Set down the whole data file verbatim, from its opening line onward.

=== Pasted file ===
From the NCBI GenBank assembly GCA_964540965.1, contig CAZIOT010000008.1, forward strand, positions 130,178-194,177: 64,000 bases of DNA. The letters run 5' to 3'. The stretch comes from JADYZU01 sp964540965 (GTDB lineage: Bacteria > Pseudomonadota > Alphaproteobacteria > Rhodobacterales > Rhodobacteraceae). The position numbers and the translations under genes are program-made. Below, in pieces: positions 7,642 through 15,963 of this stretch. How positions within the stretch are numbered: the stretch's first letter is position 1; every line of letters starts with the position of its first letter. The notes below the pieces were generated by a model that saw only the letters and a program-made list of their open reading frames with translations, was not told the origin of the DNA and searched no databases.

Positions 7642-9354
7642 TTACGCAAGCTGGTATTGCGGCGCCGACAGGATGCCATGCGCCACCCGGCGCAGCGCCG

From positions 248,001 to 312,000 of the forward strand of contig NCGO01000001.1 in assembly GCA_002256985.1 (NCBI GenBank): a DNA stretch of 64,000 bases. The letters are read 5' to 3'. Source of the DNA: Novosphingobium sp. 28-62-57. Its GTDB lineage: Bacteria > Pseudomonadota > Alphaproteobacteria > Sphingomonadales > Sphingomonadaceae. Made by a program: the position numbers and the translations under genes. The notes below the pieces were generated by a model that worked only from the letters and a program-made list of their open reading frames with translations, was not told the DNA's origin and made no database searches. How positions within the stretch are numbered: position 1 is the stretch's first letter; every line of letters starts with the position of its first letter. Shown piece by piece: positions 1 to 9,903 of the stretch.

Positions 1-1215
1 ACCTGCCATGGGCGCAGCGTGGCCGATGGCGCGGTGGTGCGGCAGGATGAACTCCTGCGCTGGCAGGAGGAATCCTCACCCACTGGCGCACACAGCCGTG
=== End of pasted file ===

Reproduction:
From the NCBI GenBank assembly GCA_964540965.1, contig CAZIOT010000008.1, forward strand, positions 130,178-194,177: 64,000 bases of DNA. The letters run 5' to 3'. The stretch comes from JADYZU01 sp964540965 (GTDB lineage: Bacteria > Pseudomonadota > Alphaproteobacteria > Rhodobacterales > Rhodobacteraceae). The position numbers and the translations under genes are program-made. Below, in pieces: positions 7,642 through 15,963 of this stretch. How positions within the stretch are numbered: the stretch's first letter is position 1; every line of letters starts with the position of its first letter. The notes below the pieces were generated by a model that saw only the letters and a program-made list of their open reading frames with translations, was not told the origin of the DNA and searched no databases.

Positions 7642-9354
7642 TTACGCAAGCTGGTATTGCGGCGCCGACAGGATGCCATGCGCCACCCGGCGCAGCGCCG

From positions 248,001 to 312,000 of the forward strand of contig NCGO01000001.1 in assembly GCA_002256985.1 (NCBI GenBank): a DNA stretch of 64,000 bases. The letters are read 5' to 3'. Source of the DNA: Novosphingobium sp. 28-62-57. Its GTDB lineage: Bacteria > Pseudomonadota > Alphaproteobacteria > Sphingomonadales > Sphingomonadaceae. Made by a program: the position numbers and the translations under genes. The notes below the pieces were generated by a model that worked only from the letters and a program-made list of their open reading frames with translations, was not told the DNA's origin and made no database searches. How positions within the stretch are numbered: position 1 is the stretch's first letter; every line of letters starts with the position of its first letter. Shown piece by piece: positions 1 to 9,903 of the stretch.

Positions 1-1215
1 ACCTGCCATGGGCGCAGCGTGGCCGATGGCGCGGTGGTGCGGCAGGATGAACTCCTGCGCTGGCAGGAGGAATCCTCACCCACTGGCGCACACAGCCGTG